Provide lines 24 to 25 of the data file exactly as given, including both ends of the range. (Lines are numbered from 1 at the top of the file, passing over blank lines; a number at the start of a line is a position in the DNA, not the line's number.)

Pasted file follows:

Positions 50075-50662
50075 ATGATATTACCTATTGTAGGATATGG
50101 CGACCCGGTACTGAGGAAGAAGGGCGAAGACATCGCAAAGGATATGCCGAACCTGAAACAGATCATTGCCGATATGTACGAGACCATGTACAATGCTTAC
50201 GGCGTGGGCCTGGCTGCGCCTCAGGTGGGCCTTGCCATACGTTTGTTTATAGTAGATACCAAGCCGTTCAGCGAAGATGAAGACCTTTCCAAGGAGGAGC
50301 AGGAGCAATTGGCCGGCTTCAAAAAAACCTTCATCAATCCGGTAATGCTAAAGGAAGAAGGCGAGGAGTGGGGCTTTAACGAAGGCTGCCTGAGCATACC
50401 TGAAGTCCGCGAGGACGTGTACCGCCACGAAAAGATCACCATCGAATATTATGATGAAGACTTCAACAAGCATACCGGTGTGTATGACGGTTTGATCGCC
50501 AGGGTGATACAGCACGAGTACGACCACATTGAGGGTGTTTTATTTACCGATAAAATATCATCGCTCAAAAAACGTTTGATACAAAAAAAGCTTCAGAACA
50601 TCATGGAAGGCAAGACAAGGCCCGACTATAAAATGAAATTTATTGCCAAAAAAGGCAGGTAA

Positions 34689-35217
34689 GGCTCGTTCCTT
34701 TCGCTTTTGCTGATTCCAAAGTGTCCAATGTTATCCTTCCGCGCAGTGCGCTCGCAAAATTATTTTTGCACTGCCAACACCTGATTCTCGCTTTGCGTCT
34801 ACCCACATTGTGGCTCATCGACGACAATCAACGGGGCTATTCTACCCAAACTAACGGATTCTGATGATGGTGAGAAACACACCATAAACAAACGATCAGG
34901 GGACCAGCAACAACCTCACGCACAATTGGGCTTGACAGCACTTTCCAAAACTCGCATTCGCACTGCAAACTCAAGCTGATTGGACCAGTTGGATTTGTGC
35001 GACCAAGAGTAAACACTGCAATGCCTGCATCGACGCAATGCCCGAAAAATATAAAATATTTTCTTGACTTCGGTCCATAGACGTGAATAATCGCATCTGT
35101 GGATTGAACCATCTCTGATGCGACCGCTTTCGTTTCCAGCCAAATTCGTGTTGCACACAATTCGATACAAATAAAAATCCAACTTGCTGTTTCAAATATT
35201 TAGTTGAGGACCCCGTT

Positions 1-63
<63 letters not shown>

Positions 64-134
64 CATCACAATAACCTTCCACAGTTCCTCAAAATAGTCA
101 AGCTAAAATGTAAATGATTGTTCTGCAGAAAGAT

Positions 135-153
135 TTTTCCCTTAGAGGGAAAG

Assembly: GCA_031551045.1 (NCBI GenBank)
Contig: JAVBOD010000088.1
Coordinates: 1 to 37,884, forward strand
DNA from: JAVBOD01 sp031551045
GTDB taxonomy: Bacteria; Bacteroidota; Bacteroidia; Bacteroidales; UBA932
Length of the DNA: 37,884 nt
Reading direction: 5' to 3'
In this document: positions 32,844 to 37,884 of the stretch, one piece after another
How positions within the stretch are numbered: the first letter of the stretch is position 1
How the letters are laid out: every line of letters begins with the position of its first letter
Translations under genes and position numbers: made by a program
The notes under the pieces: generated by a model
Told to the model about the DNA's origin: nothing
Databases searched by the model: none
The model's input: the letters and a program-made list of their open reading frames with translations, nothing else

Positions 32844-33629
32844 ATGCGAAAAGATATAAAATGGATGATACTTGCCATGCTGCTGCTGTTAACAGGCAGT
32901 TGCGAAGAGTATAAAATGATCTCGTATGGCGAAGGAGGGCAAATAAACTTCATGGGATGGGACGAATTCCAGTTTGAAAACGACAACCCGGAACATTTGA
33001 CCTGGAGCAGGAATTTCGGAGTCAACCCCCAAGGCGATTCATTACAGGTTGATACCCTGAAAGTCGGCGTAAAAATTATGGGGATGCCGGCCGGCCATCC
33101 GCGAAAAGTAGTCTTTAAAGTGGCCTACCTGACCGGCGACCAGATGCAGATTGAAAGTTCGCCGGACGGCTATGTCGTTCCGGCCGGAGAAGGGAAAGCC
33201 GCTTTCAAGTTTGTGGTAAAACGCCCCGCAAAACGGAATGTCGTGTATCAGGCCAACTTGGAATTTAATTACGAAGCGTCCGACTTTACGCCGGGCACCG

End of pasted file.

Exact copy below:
Assembly: GCA_031551045.1 (NCBI GenBank)
Contig: JAVBOD010000088.1